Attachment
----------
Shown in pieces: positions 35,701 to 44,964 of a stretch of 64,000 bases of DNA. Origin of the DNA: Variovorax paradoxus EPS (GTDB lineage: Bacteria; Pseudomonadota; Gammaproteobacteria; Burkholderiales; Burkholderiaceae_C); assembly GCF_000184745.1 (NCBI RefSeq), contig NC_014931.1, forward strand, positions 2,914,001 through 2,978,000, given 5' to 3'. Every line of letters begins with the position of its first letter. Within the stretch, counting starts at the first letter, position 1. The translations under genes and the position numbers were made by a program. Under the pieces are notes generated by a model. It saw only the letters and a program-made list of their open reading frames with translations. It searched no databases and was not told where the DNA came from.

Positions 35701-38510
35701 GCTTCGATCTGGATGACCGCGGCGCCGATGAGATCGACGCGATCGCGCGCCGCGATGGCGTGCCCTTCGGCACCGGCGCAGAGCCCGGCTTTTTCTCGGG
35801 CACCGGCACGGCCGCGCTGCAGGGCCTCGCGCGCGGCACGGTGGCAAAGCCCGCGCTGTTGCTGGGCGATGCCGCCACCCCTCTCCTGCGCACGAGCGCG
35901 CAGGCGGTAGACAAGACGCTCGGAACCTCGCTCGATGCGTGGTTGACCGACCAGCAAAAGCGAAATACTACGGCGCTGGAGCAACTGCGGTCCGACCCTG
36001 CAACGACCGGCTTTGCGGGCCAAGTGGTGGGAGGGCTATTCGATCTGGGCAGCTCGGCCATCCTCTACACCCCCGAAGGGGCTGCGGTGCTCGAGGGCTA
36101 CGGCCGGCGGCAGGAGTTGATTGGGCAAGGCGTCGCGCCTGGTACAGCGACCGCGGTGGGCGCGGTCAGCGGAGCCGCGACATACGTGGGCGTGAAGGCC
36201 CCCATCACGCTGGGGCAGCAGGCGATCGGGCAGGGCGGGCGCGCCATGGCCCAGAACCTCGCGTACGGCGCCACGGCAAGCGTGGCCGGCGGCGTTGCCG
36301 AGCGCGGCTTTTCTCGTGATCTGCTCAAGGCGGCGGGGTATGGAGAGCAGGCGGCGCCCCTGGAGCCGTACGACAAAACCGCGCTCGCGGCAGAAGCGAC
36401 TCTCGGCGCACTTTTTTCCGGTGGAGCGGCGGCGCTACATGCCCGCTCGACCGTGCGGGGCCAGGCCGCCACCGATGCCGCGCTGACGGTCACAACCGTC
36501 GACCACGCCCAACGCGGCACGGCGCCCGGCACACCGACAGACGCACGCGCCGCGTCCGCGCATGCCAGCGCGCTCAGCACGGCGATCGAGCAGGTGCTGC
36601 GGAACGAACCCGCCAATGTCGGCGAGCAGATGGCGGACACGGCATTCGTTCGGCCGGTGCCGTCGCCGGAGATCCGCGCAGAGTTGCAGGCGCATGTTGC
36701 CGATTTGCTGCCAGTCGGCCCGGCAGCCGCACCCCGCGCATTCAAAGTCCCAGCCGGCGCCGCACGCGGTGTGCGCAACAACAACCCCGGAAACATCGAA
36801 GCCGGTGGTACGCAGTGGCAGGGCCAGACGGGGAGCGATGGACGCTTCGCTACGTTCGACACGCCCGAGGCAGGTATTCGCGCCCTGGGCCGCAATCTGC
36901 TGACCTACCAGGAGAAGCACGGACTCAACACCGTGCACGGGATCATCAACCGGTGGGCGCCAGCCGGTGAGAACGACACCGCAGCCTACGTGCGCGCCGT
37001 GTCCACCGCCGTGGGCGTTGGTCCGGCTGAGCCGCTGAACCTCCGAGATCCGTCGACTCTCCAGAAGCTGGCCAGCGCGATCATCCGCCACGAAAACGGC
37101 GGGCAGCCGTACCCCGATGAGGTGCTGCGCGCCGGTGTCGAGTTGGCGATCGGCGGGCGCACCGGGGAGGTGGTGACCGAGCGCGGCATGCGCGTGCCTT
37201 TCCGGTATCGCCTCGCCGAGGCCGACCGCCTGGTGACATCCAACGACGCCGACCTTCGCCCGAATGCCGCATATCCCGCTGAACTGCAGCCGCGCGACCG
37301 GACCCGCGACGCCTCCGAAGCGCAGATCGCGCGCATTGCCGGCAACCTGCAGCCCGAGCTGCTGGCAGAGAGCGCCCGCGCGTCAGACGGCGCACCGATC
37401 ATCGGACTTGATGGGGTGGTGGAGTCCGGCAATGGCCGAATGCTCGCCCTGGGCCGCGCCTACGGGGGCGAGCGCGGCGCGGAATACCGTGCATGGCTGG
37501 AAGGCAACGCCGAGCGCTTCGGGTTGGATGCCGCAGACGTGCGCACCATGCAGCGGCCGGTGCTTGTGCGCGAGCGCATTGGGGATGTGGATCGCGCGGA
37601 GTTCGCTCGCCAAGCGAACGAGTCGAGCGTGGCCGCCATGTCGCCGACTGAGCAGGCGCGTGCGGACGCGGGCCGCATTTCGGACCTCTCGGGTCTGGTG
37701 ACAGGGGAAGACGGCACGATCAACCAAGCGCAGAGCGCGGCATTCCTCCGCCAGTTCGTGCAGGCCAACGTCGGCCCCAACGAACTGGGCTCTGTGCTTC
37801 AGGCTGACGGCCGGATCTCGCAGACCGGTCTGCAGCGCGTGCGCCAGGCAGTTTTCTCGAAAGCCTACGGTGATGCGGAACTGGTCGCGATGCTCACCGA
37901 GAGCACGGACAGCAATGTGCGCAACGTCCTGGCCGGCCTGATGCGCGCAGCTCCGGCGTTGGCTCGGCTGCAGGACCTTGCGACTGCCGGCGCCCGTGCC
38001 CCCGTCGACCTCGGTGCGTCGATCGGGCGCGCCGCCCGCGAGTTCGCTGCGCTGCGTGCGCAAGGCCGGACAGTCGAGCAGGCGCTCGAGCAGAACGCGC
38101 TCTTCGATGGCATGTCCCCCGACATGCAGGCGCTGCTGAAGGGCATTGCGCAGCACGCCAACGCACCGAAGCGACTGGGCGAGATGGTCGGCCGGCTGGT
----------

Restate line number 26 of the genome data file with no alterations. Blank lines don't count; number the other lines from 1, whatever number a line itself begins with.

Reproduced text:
38001 CCCGTCGACCTCGGTGCGTCGATCGGGCGCGCCGCCCGCGAGTTCGCTGCGCTGCGTGCGCAAGGCCGGACAGTCGAGCAGGCGCTCGAGCAGAACGCGC